Wearing my hat from a previous role in change management and communications, I share my thoughts in the hope the current approach can adapt and benefit from outside perspectives.

The aim of “Rebuilding and sustaining Public trust” [1] needs refocused to treat the cause, not only the symptoms of the damage done in 2014.  Here’s why:

A Seven Step Top Line Summary

1. Abstract ‘public trust’ is not vital to the future of data sharing. Being demonstrably worthy of public trust is.

2. Data-sharing is not vital to future-proof the NHS. Using knowledge wisely is.

3. A timed target to ‘get the public’s data’, is not what is needed. Having a stable, long term future-proofed and governable model is.

4. Tech solutions do not create trust. Enable the positive human response to what the org wants from people, enabling their confident ‘yes to data-sharing.’ [It might be supported by technology-based tools.]

5. Communications that tell the public ‘we know best, trust us’ fail.  While professional bodies [BMA [2], GPES advisory group, APPG report calling for a public benefits plan, ICO, and expert advice such as Caldicott] are ignored or remain to be acted upon, it remains challenging for the public to see how the programme’s needs, motives and methods are trustworthy. The [Caldicott 2] Review Panel found that commissioners do not need dispensation from confidentiality, human rights & data protection law.” [3] Something’s gotta give. What will it be?

6. care.data consistency. Relationships must be reliable and have integrity.
“Trust us – see the benefits” [But we won’t share the business cost/benefit plan.]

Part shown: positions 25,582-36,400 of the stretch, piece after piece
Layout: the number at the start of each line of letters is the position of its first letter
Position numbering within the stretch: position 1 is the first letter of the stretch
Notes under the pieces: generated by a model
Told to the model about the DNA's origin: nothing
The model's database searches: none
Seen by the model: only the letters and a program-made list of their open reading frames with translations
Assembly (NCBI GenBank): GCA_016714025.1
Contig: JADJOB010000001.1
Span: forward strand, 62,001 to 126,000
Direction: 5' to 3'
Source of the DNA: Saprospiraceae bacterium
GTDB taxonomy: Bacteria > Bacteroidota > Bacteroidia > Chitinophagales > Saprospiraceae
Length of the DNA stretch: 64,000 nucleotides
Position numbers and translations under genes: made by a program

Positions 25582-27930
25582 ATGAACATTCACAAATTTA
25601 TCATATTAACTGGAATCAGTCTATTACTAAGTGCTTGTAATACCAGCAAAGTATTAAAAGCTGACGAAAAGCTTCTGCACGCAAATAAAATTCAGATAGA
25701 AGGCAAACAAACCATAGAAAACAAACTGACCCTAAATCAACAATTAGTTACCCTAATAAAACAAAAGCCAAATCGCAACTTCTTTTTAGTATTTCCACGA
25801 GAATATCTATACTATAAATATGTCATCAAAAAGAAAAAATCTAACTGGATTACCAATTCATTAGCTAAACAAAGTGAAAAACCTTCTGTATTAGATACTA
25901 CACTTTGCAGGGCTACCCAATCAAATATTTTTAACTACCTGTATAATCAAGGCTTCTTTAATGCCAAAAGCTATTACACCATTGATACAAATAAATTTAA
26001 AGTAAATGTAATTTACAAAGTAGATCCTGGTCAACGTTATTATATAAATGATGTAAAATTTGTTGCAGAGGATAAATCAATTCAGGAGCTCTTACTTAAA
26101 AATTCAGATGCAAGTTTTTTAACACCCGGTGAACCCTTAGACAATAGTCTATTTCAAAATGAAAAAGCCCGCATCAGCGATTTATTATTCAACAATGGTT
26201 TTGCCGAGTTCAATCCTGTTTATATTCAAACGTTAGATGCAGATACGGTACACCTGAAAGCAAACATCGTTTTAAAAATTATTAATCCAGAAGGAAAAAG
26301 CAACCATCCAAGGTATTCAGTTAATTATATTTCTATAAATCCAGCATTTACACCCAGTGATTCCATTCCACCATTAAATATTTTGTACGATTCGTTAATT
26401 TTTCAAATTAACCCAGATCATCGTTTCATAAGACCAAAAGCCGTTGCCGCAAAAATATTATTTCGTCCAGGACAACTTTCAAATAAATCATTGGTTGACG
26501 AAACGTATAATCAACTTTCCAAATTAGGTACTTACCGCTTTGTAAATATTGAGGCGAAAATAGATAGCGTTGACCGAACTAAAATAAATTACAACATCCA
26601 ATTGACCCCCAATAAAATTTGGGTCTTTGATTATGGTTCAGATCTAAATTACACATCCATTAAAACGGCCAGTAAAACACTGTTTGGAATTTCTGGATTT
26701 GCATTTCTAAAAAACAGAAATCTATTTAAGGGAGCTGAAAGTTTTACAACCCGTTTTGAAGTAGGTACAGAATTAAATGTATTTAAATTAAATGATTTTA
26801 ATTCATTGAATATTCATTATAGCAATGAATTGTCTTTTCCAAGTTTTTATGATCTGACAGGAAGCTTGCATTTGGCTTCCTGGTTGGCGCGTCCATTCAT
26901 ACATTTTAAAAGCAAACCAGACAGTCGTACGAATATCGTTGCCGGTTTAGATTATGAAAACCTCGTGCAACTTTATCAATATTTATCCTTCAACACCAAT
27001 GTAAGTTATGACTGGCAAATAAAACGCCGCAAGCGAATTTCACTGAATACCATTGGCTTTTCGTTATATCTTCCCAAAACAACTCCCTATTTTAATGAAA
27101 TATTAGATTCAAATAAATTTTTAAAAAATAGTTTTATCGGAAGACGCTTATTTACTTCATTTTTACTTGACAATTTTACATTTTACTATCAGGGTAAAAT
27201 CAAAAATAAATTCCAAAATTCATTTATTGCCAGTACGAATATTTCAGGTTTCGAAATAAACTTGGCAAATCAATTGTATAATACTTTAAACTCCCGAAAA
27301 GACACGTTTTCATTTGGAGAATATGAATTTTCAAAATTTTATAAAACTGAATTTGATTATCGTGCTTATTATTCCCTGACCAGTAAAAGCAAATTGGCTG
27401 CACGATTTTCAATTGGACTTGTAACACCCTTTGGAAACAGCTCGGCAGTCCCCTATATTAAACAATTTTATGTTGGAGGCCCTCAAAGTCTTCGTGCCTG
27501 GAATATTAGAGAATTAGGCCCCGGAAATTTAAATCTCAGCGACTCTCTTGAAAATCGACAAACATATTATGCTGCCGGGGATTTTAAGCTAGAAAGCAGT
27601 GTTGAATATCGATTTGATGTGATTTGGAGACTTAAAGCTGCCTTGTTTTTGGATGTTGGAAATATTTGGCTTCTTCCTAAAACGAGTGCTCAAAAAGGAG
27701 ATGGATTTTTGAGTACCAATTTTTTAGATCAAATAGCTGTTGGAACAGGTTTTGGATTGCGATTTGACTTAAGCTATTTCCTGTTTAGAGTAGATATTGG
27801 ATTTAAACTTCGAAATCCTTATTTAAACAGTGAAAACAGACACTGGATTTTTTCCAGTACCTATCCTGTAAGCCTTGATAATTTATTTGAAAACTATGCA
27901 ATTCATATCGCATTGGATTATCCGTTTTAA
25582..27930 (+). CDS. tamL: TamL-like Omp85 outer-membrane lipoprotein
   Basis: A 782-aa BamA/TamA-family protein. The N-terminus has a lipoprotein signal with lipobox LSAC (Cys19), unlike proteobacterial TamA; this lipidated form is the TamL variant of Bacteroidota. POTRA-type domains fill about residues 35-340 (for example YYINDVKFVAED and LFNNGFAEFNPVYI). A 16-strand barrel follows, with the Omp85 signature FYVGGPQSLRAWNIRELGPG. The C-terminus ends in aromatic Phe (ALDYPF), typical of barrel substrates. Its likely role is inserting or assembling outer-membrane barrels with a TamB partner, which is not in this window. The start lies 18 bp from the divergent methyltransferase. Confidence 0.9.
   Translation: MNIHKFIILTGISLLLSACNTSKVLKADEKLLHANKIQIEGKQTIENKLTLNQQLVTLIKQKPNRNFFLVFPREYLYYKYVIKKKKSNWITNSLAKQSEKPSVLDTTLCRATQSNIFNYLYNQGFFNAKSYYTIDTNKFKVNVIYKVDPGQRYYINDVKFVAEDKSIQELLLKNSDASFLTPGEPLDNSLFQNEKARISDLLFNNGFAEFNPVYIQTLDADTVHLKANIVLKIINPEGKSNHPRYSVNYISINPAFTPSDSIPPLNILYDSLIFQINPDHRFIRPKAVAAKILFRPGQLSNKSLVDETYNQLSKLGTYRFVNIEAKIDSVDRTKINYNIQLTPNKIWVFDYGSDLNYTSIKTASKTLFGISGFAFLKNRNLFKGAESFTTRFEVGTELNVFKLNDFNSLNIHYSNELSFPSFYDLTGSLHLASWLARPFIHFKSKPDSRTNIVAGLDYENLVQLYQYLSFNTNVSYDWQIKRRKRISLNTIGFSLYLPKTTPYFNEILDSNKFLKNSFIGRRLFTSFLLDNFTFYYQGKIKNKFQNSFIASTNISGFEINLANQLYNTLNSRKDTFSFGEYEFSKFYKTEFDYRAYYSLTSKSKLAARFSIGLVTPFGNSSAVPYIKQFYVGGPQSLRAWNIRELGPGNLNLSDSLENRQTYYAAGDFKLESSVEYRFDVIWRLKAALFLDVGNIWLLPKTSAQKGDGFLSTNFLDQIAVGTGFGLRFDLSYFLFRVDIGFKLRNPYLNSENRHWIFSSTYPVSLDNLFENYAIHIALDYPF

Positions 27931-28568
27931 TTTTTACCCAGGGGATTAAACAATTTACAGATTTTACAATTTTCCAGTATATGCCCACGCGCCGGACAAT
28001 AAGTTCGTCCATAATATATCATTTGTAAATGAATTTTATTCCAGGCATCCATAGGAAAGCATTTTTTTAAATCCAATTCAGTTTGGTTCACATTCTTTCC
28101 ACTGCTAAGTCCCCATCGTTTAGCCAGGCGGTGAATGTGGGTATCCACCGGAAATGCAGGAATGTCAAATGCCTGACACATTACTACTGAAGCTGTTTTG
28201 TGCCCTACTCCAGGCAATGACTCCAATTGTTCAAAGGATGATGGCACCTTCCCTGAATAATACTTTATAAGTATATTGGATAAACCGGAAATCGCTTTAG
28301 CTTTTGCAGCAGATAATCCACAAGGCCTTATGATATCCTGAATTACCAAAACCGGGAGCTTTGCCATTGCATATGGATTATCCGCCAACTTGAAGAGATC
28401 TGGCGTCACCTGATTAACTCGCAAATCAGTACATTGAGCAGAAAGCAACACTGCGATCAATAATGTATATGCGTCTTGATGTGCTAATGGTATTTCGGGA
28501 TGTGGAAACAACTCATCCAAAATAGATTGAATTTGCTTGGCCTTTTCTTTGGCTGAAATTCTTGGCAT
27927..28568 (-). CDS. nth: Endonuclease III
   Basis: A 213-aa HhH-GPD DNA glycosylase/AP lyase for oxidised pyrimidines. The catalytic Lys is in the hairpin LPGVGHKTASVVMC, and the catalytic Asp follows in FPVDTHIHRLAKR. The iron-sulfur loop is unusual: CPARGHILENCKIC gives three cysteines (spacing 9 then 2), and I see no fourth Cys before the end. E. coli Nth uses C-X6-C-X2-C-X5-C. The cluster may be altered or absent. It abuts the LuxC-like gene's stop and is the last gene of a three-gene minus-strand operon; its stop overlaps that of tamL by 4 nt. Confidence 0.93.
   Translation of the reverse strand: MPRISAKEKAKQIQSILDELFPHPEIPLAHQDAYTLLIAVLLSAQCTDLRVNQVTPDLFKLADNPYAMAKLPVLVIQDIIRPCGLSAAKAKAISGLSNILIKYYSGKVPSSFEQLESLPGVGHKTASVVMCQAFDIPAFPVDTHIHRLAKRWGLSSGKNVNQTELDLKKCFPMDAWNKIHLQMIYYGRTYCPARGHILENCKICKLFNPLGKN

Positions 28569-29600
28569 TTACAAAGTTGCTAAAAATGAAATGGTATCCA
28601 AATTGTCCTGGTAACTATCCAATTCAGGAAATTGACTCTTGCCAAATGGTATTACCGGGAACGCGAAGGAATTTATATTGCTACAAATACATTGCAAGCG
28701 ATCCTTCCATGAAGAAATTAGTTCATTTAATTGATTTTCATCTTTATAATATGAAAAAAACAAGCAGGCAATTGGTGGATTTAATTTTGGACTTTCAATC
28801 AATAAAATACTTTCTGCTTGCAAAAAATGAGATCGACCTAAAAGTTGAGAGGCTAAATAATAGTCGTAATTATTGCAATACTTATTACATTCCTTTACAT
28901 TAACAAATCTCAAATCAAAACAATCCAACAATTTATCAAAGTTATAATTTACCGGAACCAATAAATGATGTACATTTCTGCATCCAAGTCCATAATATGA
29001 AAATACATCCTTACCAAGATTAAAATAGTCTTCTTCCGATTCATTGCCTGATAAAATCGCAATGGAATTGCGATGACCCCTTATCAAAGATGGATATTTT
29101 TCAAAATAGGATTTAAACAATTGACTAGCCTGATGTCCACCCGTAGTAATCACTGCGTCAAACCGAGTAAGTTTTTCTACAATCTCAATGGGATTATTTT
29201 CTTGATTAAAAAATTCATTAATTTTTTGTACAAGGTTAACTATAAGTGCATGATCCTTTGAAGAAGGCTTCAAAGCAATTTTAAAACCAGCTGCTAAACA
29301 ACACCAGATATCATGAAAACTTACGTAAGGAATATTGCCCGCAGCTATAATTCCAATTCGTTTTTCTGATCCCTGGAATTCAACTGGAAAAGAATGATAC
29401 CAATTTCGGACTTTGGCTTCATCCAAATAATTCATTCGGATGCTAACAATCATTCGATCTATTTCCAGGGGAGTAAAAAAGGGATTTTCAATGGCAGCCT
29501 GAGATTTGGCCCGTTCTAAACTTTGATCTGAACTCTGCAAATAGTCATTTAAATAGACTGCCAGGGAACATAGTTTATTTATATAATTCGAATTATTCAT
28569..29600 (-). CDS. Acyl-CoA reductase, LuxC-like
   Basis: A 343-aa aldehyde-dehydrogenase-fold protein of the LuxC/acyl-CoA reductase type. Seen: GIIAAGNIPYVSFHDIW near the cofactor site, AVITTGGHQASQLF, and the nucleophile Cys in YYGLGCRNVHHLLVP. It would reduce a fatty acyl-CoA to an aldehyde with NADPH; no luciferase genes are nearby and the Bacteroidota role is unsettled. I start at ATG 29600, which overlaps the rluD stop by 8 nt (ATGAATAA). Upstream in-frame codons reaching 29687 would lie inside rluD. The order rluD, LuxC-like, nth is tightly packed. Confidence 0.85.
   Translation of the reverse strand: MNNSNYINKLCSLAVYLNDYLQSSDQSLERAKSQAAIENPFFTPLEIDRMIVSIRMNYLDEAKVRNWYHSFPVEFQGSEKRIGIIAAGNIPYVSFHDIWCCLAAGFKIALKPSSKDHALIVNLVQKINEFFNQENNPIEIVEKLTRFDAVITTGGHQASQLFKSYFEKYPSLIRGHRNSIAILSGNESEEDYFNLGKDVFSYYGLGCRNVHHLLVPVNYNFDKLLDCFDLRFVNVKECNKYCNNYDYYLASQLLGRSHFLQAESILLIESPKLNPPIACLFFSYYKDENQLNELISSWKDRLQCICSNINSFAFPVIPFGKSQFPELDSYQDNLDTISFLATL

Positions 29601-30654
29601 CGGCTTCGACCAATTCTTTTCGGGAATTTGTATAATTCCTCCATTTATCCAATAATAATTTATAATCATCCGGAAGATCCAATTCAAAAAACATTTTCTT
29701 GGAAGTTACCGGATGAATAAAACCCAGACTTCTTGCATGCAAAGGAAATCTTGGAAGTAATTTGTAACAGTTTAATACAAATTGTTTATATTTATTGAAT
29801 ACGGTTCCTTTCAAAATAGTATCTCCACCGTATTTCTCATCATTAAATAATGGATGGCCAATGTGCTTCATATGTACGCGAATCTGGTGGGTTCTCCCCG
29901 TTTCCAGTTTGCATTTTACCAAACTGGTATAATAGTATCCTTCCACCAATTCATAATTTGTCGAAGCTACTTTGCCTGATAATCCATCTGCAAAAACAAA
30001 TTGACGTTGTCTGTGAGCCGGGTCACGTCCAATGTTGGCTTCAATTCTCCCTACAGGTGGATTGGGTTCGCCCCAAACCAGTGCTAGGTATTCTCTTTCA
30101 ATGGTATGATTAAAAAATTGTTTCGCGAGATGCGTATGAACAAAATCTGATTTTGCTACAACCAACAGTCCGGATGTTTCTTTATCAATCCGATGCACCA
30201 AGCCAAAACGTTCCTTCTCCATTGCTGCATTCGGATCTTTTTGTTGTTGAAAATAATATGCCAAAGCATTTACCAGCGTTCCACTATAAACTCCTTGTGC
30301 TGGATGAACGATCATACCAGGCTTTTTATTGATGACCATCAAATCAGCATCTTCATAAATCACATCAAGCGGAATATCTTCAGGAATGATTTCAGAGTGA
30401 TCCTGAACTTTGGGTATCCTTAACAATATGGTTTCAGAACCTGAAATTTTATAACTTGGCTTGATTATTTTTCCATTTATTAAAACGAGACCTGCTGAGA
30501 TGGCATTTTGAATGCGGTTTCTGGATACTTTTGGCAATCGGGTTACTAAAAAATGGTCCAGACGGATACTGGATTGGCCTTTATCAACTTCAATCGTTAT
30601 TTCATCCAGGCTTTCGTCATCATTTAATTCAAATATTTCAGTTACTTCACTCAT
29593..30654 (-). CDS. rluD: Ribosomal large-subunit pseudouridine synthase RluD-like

“Trust us – we’re transparent” [But there is nothing published in 2015 at all from the programme board minutes] [4]
“Trust us – we’ll only use your data wisely, with the patient in control” [Ignore that we didn’t before [5] and that we still share your data for secondary uses even if you opted out [6] and no, we can’t tell you when it will be fixed…]

7. Voices do not exist in a vacuum. Being trustworthy on care.data  does not stand alone but is part of the NHS ‘big picture’.
Department of Health to GPs: “Trust us about data sharing.’  [And ignore that we haven’t respected many of  your judgement or opinions.]
NHS England to GPs: “Trust us about data sharing.’  
[And ignore our lack of general GP support: MPIG withdrawal, misrepresentation in CQC reports] NHS England and Department of Health to professionals and public: “The NHS is safe in our hands.’ Everyone: “We see no evidence that plans for cost savings, 7 day working, closures and the 5YFV integration will bring the promised benefits. Let us ‘see the holes’, so that we can trust you based on evidence.”